Ireland lose battle but win war


Ireland lost the battle but ultimately won the war, when their superior run rate clinched the European A Championships in the Netherlands, after they finished level on points with both the hosts and Scotland.

They will be disappointed that it needed the calculators to make sure of their victory, but full credit to a Scotland side who battled throughout, and whose fielding and bowling was much superior to an at times lack lustre Ireland.

Indeed it was this wastefulness in the field which was to prove crucial, as in addition to 3 dropped catches, there were 10-15 runs conceded in overthrows. It looked very different early on as Allen Coulter of Civil Service North impressed in his first spell, removing both openers Steve Knox and Ryan Flannigan cheaply.

Richie Berrington (33), and Qasim Sheikh (23), batted with great purpose, before John Mooney got in on the act. He took 3 wickets and then caught a fourth as 71 for 2 suddenly became 83 for 6, and Scotland were reeling.

Neil Gill (1-17) bowled steadily and without much luck, having Simon Smith dropped behind. Moneeb Iqbal and Smith shared a vital 7th wicket stand, before Smith hit Andrew Balbirnie to long on, to go for 17. Iqbal then nursed the tail well, scoring an unbeaten 55 from 83 balls, as Scotland finished on 178 for 9 in their 50 overs.

In reply, Ireland took no chances early on, in the knowledge that they would win the competition once they passed 135. Kenny Carroll and James Hall dropped anchor, with the run rate well below 2 for the first 10 overs. Sean Weeraratna and Scott Redhead both bowled steadily, but without much threat initially.

The introduction of leg spinner Moneeb Iqbal provided the breakthrough, as he had Carroll (30) caught behind in his first over, with the score on 67. David Kennedy and James Hall continued the no risk approach, until Hall was run out for 48, following a mix up.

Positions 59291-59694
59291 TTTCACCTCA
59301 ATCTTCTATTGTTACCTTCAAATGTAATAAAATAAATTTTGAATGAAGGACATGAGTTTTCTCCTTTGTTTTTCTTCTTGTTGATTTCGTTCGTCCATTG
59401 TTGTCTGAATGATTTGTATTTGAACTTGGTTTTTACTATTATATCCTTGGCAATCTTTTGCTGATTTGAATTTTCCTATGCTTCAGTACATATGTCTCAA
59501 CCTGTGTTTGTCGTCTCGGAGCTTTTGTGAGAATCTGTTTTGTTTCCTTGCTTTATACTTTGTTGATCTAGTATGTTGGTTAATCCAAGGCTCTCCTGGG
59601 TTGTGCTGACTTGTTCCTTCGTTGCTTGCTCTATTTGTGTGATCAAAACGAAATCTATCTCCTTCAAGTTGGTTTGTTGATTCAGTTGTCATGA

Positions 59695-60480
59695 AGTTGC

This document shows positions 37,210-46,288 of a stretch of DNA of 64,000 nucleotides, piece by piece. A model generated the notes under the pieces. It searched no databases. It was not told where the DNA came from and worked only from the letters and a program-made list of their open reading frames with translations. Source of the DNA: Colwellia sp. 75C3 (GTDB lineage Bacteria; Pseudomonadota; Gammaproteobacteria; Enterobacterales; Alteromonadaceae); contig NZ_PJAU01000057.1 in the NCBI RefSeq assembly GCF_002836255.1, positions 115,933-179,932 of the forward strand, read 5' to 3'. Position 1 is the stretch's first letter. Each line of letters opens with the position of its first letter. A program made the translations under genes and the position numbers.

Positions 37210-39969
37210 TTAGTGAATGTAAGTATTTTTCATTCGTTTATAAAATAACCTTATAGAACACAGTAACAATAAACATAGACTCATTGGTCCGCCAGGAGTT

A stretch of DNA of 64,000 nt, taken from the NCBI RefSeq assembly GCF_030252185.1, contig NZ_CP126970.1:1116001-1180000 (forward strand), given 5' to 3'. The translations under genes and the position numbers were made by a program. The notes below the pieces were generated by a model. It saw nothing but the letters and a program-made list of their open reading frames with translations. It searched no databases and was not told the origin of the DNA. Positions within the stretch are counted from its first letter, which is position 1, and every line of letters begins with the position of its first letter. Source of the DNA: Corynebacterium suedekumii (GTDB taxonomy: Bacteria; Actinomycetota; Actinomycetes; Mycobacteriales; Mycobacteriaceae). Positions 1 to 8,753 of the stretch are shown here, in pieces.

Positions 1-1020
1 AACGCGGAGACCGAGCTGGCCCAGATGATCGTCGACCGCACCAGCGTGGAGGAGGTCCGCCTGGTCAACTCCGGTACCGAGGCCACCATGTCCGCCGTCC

John Mooney then joined Kennedy, and finally some impetus came into the Irish play. The left hander scored 28 from 36 balls, before being caught off bat and pad, to leave Ireland still handily placed at 140 for 3 with 8 overs left.

What should have been a routine chase became anything but, as Weeraratna bowled Kennedy with an inswinging Yorker, and from then all the middle order struggled to cope with the Scottish attack, which was backed up by athletic and enthusiastic fielding.

Ryan Haire was run out for just 4, while Thinus Fourie and Andrew Balbirnie both perished in the final over attempting big hits, as Ireland finished on 170 for 7 in their allotted overs.

Scott Redhead (2-31) and Moneeb Iqbal (2-38) were the most successful of the Scottish attack.

Ireland were clear winners on run rate, with Scotland just pipping Netherlands for second.

John Mooney was named player of the tournaments, scoring 143 runs, taking 7 wickets, and also 4 catches.

European 'A' Championships

Scotland 178-9 (M Iqbal 55*, R Berrington 30, J Mooney 3-19, A Balbirnie 2-33, A Coulter 2-49) beat ireland 170-7 (J Hall 48, K Carroll 30, J Mooney 28, D Kennedy 26, S Redhead 2-31, M Iqbal 2-38) by 7 runs.